Over the past few weeks, I’ve been following Esther Perel, author of Mating In Captivity around NYC. Born and raised in Belgium, Esther is a licensed marriage and family therapist with a private psychotherapy practice in New York. People come to see her when they have an issue in their relationship. Often, they miss the feeling of connection, playfulness, and renewal that sex allows them.
In her talks, Esther invites her audience to join her in very frank conversations. She is interested in sexuality as a lens into a person’s needs and wants. Her bold, provocative new take on intimacy grapples with some of the obstacles that can arise when our need for secure love conflicts with our pursuit of passion. This tension of “opposites” forms the basis of her book and her therapeutic practice. For most of us, love is about security, consistency and stability. Passion, on the other hand, is often about risk, danger and transgression. Love is often about caretaking. But erotic desire is selfish – it doesn’t want anything to do with caretaking. Love is about certainty and trust. But passion is connected to the amount of uncertainty you can tolerate. Loving another without losing the very essence of ourselves – this is the central dilemma of intimacy. Is it even possible to have both love and passion?
Well, according to Esther, it is. But, she cautions, we are the sole owners of our desires. And as such, we are often contributors to our own boredom. If we feel flat inside, empty, disconnected from our passion, then we can’t respond to a partner who wants us. So rather than blaming your partner for the passion that may be missing from your relationship, try to ask yourself the following questions:
I turn myself off when? (Be careful not to phrase it as, “You turn me off when?)
I turn myself on when? (Not “You turn me on when?)
Ask yourself, “When am I most drawn to my partner?” You will probably come up with many answers. For example, when he is talking about something he passionately believes in, when I see her doing something competently, when he is talking with others who are charmed, when she plays the piano, coming back from the gym, when she is laughing at something silly, etc.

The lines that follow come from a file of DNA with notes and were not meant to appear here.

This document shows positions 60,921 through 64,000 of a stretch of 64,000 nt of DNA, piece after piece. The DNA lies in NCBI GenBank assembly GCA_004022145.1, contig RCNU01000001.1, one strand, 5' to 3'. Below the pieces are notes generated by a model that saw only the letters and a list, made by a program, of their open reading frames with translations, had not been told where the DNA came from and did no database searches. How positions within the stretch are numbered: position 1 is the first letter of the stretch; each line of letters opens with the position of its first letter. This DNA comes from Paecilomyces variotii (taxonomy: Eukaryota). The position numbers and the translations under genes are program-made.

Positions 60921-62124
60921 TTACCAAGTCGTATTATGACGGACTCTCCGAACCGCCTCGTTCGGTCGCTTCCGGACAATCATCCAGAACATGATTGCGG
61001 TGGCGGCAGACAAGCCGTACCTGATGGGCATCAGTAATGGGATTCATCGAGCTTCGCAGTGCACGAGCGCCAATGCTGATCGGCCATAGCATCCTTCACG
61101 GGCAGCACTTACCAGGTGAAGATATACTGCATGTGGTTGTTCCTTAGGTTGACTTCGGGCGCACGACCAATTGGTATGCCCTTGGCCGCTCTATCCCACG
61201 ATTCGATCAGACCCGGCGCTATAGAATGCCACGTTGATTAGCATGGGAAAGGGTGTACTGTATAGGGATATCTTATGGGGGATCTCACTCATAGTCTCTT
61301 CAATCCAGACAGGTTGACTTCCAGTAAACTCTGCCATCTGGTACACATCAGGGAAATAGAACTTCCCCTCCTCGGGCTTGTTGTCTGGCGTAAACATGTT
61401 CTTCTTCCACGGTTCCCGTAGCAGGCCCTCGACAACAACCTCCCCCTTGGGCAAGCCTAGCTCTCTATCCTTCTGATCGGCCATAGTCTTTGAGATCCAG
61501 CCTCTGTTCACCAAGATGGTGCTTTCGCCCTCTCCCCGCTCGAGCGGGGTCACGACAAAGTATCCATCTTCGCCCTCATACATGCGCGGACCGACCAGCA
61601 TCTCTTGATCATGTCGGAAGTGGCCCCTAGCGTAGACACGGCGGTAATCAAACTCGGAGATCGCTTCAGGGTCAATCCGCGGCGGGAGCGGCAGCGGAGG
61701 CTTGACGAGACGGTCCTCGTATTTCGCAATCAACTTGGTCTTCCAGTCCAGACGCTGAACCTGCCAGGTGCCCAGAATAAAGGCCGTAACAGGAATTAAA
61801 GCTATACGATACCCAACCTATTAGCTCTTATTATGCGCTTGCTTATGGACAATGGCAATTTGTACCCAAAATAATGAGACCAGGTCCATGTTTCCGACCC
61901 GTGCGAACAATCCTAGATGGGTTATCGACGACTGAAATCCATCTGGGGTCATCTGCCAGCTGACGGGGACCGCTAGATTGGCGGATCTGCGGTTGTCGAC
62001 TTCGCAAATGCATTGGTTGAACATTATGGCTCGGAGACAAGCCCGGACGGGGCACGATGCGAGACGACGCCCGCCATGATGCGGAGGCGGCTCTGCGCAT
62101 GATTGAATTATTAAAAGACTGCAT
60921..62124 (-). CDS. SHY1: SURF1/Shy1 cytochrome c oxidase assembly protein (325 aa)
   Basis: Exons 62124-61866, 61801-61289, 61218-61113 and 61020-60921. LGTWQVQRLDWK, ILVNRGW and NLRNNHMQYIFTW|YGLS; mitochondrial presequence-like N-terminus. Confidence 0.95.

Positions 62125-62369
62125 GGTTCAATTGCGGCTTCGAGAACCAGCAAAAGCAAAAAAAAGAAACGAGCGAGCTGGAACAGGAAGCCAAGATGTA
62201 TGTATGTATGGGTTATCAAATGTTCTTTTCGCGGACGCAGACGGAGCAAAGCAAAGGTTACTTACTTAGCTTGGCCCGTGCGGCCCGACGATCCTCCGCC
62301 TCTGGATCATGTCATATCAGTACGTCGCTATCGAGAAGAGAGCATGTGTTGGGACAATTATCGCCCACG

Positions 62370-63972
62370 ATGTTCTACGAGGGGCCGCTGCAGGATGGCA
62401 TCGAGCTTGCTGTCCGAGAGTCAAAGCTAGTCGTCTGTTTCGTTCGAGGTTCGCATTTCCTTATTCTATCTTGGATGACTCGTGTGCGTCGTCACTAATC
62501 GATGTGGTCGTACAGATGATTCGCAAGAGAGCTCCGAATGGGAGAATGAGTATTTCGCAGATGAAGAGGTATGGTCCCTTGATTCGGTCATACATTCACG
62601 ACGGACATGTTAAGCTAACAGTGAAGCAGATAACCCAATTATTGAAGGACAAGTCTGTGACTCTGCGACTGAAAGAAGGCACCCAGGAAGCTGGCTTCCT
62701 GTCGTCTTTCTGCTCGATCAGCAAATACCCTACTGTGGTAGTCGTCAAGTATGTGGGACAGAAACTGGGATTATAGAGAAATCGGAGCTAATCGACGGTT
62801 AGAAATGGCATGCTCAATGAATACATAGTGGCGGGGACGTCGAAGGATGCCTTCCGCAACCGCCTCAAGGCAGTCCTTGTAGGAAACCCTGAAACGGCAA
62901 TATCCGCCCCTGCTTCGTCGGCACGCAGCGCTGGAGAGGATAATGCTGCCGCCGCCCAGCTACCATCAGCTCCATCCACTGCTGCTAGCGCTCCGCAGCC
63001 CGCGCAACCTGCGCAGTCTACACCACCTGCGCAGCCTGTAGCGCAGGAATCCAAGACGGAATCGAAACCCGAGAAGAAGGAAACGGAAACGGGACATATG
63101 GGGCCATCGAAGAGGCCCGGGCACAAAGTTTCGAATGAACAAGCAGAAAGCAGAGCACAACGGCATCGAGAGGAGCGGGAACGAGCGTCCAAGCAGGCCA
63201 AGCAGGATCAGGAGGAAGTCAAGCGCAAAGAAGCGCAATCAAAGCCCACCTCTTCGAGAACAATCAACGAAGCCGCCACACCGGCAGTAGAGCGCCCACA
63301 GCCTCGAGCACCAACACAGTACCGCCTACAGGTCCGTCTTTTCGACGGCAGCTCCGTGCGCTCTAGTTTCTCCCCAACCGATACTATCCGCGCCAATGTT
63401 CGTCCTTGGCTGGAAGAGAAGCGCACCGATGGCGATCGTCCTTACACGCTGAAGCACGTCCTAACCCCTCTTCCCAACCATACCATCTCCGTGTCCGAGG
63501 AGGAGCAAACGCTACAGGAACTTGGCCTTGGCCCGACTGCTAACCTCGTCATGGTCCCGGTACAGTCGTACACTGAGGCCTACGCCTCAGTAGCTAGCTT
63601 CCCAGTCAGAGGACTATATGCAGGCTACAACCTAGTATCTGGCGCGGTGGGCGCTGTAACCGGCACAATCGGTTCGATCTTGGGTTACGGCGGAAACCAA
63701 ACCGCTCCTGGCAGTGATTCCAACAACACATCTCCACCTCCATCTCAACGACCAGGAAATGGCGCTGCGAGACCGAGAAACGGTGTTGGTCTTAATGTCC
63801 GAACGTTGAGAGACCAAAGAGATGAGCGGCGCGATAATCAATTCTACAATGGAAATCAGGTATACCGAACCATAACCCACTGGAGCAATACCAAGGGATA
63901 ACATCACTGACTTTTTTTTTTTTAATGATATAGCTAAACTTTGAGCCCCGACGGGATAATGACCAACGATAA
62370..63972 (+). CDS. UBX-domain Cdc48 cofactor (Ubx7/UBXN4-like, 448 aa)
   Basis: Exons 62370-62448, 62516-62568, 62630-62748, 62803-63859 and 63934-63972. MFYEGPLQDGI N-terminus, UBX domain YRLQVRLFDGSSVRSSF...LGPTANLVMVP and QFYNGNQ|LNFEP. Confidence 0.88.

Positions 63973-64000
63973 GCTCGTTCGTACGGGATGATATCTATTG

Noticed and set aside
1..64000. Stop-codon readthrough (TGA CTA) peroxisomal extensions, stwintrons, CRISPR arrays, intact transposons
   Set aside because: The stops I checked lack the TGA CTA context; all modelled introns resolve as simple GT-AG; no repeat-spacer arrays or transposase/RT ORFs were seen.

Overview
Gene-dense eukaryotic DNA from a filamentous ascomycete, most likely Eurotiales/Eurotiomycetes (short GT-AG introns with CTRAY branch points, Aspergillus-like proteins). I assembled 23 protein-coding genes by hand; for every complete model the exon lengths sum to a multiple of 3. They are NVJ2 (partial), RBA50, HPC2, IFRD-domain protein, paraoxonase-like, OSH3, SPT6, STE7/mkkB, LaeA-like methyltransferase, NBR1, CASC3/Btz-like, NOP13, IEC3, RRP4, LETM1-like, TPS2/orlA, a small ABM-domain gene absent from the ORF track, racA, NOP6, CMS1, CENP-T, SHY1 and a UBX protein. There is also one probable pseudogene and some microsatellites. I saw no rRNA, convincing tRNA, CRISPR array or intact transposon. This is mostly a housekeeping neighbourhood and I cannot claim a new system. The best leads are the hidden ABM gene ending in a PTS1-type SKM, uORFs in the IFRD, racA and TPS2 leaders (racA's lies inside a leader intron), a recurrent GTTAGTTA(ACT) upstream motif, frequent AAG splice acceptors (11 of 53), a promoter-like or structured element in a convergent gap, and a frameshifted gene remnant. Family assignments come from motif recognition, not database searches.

All of these descriptions point to you looking at your partner from a certain distance – one that allows you to see him/her as a separate person. Most of Esther’s clients remarked that they found themselves most drawn to their partner in instances where they were looking at them from afar, and there was space between the self and the other. In this space between you and the other lies erotic tension. Watching a confident, independent, vibrant person across from us – that is hot!
The French newspaper Le Monde published an interview with Barack and Michelle Obama from 1996 in which the two spoke at length about their marriage. Describing Michelle, Barack states, “She is very familiar to me and so I can be myself around her. She knows me well, I completely trust her, but at the same time in certain respects she remains a mystery to me. Even if one builds a life together based on trust, attentiveness and mutual support, I think that’s it’s important that a partner continues to surprise.”
Esther aspires to engage her audience in an honest, enlightened, and provocative discussion. Mating In Captivity encourages you to question yourself, to speak the unspoken, and to be unafraid to challenge sexual and emotional correctness. This is a book without solutions. Instead, as Rilke says, “The point is to… Live the questions now. Perhaps then, someday far in the future, you will gradually, without even noticing it, live your way into the answer.”